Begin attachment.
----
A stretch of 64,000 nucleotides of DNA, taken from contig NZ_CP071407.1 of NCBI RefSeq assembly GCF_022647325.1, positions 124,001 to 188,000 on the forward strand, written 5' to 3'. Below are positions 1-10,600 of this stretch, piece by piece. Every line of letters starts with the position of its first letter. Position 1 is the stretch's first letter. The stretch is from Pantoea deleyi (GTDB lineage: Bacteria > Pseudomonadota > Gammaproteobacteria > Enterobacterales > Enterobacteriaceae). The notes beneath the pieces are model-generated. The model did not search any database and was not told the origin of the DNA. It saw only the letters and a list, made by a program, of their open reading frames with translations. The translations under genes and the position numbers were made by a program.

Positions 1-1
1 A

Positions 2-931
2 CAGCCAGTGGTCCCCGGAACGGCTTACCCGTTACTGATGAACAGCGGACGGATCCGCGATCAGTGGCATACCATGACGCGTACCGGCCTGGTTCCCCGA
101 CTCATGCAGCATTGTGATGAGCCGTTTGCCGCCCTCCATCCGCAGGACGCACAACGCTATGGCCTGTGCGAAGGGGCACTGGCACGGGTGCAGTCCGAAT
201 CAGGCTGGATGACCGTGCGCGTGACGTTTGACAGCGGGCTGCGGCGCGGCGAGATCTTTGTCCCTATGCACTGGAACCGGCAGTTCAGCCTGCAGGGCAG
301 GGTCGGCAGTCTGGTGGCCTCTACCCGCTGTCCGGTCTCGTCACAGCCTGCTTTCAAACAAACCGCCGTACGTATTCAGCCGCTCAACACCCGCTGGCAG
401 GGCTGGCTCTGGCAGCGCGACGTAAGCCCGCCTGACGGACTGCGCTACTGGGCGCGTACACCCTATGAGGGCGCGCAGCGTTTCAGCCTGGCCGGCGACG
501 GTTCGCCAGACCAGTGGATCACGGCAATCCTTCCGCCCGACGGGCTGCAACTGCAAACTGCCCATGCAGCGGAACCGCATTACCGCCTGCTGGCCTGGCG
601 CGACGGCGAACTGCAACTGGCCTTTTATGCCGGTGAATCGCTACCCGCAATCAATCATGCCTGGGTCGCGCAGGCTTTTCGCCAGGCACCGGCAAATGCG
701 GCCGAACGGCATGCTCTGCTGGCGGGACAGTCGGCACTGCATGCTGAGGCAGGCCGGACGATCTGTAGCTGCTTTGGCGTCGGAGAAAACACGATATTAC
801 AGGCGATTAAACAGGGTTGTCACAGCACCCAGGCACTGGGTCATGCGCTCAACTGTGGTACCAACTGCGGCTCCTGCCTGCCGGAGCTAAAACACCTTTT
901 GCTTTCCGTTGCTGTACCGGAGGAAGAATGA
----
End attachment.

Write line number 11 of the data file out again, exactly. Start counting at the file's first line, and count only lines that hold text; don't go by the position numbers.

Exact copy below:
601 CGACGGCGAACTGCAACTGGCCTTTTATGCCGGTGAATCGCTACCCGCAATCAATCATGCCTGGGTCGCGCAGGCTTTTCGCCAGGCACCGGCAAATGCG